parenting,  Sleeping

{GUEST EXPERT} “Myths about bedsharing” – Erica Neser

This week’s topic is Bedsharing! Erica Neser answers FAQs about bedsharing and busts some myths too! Enjoy!

MYTHS ABOUT BEDSHARING 

bedsharing

Parents are often warned not to let their babies sleep in the parental bed. All sorts of horrors are held up as reasons why not. Let’s bust a few of them!

“If you let your baby sleep in your bed now…” 

 “You’ll NEVER get him out of your bed…”

Not true. All children eventually move to their own beds. Usually once they graduate from high school. (Just kidding. It’ll happen many, many years before that.)

“You’ll have HUGE problems getting him to move out later…”

Says who? Most of them do so with no trauma! There may be a period of adjustment, but when done gently, when the child is ready, it should not be traumatic.

 “You’ll roll onto your baby and smother him…”

Not if you bedshare properly. This only happens when parents are drugged, drunk or hugely obese. Mums sleep protectively when their baby is in their bed. Be sure to educate yourself on safe sleep and safe bedsharing.

“Your baby will keep you awake all night…”

Not true. Your baby may stir more, but research has shown that mothers whose babies sleep close to them get more sleep in total than those whose babies sleep alone.

 “Having the baby in your bed will make your marriage fall apart…”

Not true. Your marriage and sex-life will change, for sure, when you have a baby, whether they sleep in your bed or not. But it’s not as simple as baby in bed = divorce, thankfully, otherwise human beings would have died out long ago.

“You’ll have a clingy, insecure child…”

Not at all. Research has now shown us very convincingly that having baby in the bed is more likely to result in a confident, secure child than a clingy, whiny child.

So relax. These are myths. Forget them. Do what works now, do what feels right now.

 “Having infants co-sleep or sleep in close proximity to parents, rather than in a physically separate crib or a crib in a separate room, can greatly mitigate or completely eliminate problems that a parent may have in getting their infant to sleep, and in dealing with night wakefulness.” ~ Miller & Commons, 2010.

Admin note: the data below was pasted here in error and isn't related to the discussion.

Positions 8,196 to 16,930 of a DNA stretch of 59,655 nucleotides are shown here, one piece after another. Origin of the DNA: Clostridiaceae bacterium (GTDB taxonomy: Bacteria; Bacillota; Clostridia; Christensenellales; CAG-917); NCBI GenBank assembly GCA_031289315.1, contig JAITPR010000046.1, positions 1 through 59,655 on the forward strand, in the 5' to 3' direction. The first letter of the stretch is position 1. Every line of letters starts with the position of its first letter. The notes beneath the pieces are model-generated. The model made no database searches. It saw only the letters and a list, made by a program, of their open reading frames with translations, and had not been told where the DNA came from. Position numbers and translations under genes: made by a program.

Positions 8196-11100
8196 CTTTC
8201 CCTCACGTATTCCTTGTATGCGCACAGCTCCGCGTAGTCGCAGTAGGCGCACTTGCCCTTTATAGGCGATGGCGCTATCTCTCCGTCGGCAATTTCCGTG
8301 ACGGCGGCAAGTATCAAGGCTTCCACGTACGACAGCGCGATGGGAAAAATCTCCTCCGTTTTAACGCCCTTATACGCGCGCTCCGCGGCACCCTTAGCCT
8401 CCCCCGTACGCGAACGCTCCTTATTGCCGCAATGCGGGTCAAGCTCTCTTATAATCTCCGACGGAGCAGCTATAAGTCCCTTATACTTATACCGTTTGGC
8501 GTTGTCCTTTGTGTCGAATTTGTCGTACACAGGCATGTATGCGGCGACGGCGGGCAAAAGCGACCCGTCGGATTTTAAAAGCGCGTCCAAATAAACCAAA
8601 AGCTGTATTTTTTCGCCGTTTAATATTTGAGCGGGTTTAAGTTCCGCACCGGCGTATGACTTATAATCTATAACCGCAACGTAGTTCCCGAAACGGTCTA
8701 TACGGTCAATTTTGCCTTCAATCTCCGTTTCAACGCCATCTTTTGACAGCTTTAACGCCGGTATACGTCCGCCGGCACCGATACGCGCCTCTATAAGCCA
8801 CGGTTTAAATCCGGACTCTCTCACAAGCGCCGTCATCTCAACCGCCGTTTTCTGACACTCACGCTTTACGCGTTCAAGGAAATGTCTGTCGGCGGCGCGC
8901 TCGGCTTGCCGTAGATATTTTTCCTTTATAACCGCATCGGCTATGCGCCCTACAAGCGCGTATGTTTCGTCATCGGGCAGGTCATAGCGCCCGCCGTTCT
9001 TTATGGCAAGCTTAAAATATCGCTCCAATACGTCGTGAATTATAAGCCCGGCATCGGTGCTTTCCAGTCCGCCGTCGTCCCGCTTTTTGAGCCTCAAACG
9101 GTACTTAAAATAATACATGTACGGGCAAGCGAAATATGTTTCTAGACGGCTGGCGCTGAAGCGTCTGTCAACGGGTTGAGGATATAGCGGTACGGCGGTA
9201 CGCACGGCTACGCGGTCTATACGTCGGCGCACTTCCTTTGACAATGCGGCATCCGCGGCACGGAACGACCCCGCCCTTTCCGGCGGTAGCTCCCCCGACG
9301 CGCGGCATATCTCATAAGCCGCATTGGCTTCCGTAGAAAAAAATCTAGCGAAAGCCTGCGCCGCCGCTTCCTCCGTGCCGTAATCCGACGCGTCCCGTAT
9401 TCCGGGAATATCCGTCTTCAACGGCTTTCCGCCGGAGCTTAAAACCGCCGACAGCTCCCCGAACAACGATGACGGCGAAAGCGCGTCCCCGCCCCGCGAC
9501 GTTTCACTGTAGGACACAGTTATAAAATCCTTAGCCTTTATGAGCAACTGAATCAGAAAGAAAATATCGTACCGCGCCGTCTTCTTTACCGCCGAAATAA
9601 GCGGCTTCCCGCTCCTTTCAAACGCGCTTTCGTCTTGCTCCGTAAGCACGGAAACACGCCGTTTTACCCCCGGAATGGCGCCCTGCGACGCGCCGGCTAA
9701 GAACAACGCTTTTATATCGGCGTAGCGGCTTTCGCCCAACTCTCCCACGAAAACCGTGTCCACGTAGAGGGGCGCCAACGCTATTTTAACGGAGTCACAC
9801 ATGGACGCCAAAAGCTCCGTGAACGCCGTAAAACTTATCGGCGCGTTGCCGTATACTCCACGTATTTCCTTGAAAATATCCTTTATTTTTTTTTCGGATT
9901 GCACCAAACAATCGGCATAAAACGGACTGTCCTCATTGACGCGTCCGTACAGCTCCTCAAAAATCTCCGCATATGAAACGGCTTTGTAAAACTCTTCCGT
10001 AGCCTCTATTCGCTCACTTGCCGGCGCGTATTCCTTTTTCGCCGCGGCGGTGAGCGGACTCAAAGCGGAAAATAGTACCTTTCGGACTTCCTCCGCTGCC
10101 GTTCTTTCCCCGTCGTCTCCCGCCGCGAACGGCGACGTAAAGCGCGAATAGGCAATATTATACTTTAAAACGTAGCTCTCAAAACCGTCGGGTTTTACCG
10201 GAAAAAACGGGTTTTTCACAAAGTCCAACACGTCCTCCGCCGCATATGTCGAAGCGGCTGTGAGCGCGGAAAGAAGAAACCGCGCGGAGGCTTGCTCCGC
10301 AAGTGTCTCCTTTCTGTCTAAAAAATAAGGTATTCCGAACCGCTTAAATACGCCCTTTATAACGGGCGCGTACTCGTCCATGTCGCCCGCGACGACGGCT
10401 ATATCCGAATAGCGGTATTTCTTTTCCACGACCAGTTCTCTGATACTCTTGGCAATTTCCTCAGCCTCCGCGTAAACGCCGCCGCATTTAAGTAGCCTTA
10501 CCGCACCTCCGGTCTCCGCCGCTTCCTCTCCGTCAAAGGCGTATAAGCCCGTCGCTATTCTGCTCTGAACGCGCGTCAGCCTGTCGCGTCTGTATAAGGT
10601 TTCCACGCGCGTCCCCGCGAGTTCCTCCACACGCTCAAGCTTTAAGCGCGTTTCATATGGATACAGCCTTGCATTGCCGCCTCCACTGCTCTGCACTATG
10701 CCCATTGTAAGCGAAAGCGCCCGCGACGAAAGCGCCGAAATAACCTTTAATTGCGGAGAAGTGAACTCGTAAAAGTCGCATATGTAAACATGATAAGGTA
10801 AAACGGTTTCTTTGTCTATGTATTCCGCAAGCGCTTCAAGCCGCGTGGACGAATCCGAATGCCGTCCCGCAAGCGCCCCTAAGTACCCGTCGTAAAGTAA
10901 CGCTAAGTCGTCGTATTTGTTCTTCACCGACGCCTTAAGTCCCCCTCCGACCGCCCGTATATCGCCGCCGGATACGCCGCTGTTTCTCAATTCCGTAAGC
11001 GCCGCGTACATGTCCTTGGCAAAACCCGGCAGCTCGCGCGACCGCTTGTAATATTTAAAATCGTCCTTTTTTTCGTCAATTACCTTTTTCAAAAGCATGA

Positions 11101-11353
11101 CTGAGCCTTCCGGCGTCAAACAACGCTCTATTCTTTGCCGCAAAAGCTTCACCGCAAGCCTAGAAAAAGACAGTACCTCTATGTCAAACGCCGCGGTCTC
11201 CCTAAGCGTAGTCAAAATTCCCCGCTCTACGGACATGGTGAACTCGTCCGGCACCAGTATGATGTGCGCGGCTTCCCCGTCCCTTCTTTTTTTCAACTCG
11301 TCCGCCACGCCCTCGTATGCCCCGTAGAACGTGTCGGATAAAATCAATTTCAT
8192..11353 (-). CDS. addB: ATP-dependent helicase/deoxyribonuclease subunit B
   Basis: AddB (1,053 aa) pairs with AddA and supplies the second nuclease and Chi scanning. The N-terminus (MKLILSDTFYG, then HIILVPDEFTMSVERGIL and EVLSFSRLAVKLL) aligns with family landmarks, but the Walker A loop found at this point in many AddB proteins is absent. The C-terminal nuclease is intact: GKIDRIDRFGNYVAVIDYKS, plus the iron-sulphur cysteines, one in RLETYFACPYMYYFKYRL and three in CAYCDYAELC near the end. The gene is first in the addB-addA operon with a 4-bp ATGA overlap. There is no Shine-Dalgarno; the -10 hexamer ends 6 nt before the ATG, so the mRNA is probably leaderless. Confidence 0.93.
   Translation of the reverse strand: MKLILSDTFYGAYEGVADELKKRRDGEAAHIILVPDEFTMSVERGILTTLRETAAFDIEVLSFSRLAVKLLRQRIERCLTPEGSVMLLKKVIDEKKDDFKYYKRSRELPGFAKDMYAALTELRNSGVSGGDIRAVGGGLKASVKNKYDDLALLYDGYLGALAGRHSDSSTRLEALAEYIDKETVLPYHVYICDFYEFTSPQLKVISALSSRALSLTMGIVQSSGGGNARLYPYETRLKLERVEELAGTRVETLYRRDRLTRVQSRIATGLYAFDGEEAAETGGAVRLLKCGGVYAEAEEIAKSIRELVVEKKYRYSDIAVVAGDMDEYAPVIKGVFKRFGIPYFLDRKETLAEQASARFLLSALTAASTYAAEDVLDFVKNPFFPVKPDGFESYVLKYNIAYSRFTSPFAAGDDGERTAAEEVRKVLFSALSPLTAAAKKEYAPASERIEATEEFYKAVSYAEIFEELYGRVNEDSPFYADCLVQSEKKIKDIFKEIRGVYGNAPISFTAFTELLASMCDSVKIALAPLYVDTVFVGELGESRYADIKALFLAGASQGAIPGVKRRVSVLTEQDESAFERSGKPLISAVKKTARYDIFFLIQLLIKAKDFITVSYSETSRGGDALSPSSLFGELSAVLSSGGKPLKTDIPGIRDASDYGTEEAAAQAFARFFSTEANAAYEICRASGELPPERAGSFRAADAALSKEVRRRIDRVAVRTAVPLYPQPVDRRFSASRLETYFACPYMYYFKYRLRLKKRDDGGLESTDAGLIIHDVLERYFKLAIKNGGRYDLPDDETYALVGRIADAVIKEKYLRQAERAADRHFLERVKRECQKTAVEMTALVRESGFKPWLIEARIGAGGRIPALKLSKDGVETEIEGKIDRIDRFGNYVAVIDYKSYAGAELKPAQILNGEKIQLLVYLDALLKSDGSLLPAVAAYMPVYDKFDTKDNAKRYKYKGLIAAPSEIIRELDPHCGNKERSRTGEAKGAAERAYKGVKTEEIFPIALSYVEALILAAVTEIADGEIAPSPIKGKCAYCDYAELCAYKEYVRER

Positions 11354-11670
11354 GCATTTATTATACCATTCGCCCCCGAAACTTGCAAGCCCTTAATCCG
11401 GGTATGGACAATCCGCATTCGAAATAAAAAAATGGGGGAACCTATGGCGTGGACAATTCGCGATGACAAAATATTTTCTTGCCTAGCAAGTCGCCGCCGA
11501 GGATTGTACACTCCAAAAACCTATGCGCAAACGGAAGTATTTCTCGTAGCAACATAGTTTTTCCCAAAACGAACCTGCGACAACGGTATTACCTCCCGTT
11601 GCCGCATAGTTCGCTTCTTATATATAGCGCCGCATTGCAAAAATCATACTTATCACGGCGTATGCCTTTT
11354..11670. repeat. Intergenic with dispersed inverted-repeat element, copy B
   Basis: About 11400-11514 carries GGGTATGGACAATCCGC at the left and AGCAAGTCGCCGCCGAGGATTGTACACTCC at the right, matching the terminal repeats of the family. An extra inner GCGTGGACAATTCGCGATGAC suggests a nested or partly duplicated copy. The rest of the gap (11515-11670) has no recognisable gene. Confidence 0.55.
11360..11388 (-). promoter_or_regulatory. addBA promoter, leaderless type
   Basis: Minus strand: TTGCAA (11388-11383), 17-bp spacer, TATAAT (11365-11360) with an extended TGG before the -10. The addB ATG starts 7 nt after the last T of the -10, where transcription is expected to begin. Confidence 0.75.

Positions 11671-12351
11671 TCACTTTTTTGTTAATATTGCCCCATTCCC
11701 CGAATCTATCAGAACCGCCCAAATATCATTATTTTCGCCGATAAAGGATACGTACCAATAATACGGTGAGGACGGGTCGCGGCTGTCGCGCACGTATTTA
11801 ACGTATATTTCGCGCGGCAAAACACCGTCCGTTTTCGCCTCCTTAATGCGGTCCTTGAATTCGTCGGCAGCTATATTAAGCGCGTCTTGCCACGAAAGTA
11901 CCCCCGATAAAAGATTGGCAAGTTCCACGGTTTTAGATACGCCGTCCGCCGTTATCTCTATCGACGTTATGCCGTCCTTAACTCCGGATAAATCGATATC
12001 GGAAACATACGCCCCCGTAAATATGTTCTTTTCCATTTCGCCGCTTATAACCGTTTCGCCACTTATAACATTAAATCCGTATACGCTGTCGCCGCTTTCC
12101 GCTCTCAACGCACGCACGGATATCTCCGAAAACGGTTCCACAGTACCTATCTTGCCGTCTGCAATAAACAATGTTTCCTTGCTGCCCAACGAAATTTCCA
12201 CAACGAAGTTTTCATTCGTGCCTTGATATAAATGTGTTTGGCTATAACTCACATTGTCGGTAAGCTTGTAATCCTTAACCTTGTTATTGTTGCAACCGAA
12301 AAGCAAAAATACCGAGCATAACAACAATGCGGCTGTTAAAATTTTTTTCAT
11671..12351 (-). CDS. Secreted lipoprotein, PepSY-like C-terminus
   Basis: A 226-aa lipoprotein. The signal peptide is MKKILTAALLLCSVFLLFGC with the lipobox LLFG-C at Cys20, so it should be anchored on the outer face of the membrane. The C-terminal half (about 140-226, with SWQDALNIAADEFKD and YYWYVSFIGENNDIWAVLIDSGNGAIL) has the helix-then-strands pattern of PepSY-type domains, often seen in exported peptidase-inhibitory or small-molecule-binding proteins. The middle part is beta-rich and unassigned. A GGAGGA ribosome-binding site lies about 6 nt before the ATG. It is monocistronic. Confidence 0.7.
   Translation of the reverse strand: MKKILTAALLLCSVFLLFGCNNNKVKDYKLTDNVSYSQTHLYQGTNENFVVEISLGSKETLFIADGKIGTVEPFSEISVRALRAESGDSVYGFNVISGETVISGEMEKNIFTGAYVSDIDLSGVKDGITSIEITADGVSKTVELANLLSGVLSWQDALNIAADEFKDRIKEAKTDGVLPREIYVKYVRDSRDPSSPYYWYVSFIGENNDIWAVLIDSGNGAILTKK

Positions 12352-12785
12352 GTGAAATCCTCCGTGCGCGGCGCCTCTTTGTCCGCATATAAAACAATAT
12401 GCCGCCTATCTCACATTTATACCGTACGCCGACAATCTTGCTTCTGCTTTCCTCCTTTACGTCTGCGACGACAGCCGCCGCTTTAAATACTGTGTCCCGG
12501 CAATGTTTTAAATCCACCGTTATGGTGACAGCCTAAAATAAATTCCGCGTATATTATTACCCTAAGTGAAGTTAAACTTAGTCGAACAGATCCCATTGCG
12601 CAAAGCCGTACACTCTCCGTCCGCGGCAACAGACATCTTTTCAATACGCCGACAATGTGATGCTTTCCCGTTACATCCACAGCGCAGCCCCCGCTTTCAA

Tips for safe bedsharing:

  • Don’t do it if one or both parents smoke – let baby sleep in your room but not in the same bed (doesn’t matter that you never smoke in the bedroom, that’s not the issue)
  • Don’t do it if you are drunk or drugged – better yet, don’t get drunk or drugged if you have a baby!
  • Babies must NEVER sleep with you on a sofa, couch or waterbed – these are not safe for babies.
  • No soft bedding materials (duvets, heavy quilts, fluffy pillows etc.)
  • No spaces next to the bed that could trap baby – make sure the bed is either firmly against the wall or far away from the wall.
  • Baby must sleep on his back, not side or stomach.
  • Don’t let other children (or pets) sleep with a small baby.

Extract from: How Babies and Toddlers Really Sleep by Erica Neser (c) 2015

For more information, please visit www.babysleep.co.za.

Erica NeslerErica Neser is a sleep expert and lactation consultant.

Her aim is to:
– help you keep a healthy sense of perspective about breastfeeding, sleep and babies in general
– give you sound information (as opposed to just opinions and unrealistic advice)
– and remind you that a bit of off-the-wall humour can help you get through this minefield in one piece.

 

 

 

 

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